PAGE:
Open the case by removing visible screws. You don’t need to remove the screws in the battery compartment, but you do need to take off the battery door. Gently pry the case apart, releasing tiny tabs all around. Disable and remove the capacitor. Now that you have removed the danger, just remove everything else! Start with the lens parts, then the circuit boards. Leave as much wire as possible coming from the shutter button, the battery, and the motor. Remove all other electronics. If you are using my shutter, Dremel down the black cone so there is clearance for the shutter. You will probably only have to remove 5mm or ¼ inch. If you are not using my shutter, you don’t have to Dremel anything.

You are ready for wiring. It is a simple circuit. It goes: battery to negative line(black) to switch(yellow)out of switch(yellow) to motor(green) out of motor(blue) to battery(red). I interrupted the negative side of the circuit with the switch, but you could do it on the positive side. If you get your wires to the motor backward, it will just run in reverse. This is just about the simplest circuit ever, and all you have to do is hold down the momentary switch for it to engage the motor. You can practice on old film re-loaded into a cartridge, but you will be comfortable with it within moments or seconds of use.

Now mount my shutter with two screws or tape your homemade shutter on. If you choose, you can silver out the flash window with a silver sharpie from the backside or you can leave it like it is. You can also take the original lens front ring and glue it on for looks, or dress it out any way you like! Reassemble the camera with the 7 tiny screws. Use electric tape, gorilla tape, or any black light-tight tape, and tape from the back of the shutter to the film opening edge, careful to allow full view to the film.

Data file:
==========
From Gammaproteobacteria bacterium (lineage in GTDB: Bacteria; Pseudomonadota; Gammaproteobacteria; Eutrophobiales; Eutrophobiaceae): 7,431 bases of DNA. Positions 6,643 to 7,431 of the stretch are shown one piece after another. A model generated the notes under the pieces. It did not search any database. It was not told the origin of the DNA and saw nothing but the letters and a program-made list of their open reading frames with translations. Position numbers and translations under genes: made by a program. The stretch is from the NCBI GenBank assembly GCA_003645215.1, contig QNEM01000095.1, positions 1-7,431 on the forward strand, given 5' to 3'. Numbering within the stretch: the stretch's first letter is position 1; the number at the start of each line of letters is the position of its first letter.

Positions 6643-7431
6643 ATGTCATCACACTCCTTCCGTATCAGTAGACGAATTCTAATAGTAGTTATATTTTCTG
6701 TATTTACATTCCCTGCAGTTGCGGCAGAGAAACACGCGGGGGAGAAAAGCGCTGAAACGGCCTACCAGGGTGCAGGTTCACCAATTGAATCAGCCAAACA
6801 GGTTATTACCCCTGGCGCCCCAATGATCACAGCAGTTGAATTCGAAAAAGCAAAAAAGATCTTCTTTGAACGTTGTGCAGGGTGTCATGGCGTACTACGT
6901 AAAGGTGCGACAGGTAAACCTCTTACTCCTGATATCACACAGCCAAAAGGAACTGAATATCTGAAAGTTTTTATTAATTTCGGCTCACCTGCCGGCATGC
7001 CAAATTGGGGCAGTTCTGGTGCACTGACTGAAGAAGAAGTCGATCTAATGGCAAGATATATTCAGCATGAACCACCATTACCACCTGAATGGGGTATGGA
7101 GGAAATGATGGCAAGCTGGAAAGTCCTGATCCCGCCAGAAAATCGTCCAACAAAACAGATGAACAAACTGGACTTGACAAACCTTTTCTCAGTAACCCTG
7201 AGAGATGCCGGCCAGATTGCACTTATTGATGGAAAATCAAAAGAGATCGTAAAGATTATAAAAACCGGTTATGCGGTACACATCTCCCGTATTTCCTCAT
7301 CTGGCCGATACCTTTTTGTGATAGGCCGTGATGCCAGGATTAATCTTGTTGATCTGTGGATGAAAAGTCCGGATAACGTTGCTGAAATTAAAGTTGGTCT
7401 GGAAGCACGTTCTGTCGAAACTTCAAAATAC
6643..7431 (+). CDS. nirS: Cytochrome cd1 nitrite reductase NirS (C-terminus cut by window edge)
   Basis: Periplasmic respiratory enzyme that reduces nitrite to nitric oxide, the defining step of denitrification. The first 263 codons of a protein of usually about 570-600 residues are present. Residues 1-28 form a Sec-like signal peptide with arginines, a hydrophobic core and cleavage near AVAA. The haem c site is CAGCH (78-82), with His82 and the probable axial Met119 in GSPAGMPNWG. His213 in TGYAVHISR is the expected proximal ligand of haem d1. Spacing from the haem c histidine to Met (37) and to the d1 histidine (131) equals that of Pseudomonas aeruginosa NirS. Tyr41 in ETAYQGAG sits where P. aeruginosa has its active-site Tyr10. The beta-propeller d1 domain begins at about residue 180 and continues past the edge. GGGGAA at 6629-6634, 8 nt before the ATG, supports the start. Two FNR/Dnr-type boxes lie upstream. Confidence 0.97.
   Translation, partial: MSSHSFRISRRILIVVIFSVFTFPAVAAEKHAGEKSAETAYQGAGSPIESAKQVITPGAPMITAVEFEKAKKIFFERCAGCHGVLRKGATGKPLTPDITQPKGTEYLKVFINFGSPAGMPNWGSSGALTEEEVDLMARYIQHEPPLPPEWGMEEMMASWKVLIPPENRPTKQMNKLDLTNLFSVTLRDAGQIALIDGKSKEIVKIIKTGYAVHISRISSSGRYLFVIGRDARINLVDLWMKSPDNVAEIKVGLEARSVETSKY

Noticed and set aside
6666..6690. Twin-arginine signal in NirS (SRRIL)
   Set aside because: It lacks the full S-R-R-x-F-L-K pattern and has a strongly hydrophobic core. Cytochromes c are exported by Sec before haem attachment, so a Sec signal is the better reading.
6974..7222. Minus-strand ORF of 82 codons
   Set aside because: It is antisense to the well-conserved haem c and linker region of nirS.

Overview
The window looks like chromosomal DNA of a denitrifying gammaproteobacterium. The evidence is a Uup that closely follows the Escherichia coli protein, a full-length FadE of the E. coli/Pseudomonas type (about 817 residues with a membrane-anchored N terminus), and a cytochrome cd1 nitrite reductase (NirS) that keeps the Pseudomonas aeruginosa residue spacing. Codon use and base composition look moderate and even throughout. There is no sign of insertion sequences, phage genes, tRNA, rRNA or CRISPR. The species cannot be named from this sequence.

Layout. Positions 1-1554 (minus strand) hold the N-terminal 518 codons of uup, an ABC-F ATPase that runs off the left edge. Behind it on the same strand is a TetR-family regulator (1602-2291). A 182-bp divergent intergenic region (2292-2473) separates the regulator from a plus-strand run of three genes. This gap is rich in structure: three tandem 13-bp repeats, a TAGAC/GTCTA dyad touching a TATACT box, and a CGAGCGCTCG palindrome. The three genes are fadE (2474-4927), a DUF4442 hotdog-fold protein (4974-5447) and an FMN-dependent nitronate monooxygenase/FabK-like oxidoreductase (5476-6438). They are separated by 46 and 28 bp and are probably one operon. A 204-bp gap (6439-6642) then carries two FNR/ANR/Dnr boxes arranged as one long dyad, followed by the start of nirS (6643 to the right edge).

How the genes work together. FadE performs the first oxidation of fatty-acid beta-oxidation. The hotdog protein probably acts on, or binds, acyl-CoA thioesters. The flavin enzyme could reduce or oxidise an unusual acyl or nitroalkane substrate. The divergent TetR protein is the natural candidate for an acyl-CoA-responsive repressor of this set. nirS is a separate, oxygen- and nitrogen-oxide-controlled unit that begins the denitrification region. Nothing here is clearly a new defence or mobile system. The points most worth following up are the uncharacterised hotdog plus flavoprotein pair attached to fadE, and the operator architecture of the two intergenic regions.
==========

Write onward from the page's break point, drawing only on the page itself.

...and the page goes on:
You are now done and ready to shoot. Load your batteries and film and get to shooting! I count off seconds, but you can use a watch hand or phone. My shutter can take 2 to 3 seconds in the shade, or less than a second in bright daylight. Keep in mind that Instax film is very sensitive(800 iso). In order to keep it simple and fun, write off your first pack of film to “dialing it in”. This is something that you can only do with instant film! With standard analog film you may use the whole first roll bracketing, and develop and print a contact sheet or scan the film before you know what you have. If you want to get more complex than the simple and fun experimental way, you can scan your pinhole and measure it using photo software like Photoshop, and then put it in a free program like pinhole designer. There you will get your f-stop and comparable time conversions for a standard light meter.

There are a ton of resources. This is just meant to be an introduction to get you started, but there are many more specific instructions than this out there. Also, both of these shutters can be added to any light-tight box to make a camera if Instax doesn’t float your boat! Happy shooting!
The white balance in these example shots is pretty bad. The images are not this blue!

Friday, September 27, 2019

Polaroid automatic to manual conversion part two- a quick fix for the DIY addict!

Three years ago I blogged about my conversion of an automatic pack-film camera to a fully manual setup(check out this blog entry for a more thorough how-to: ). It was my first attempt. I was pleased with the results, as it was a camera with personality. It looked like the Frankenstein it was-, a combination of several camera parts with junkyard appeal. In an effort to thin the herd, I sold this lovely little junker. The new owner sent me some great pictures that he shot with the camera. I was proud and glad that the camera gave another joy like it had me.
But I missed that camera. I could toss it in a bag with little regard for its safety( so different from the way I treat my 195). There was also a connection to the fact that I had put my own personal touch to it. I had modified it- tricked it out- like some rat rod car.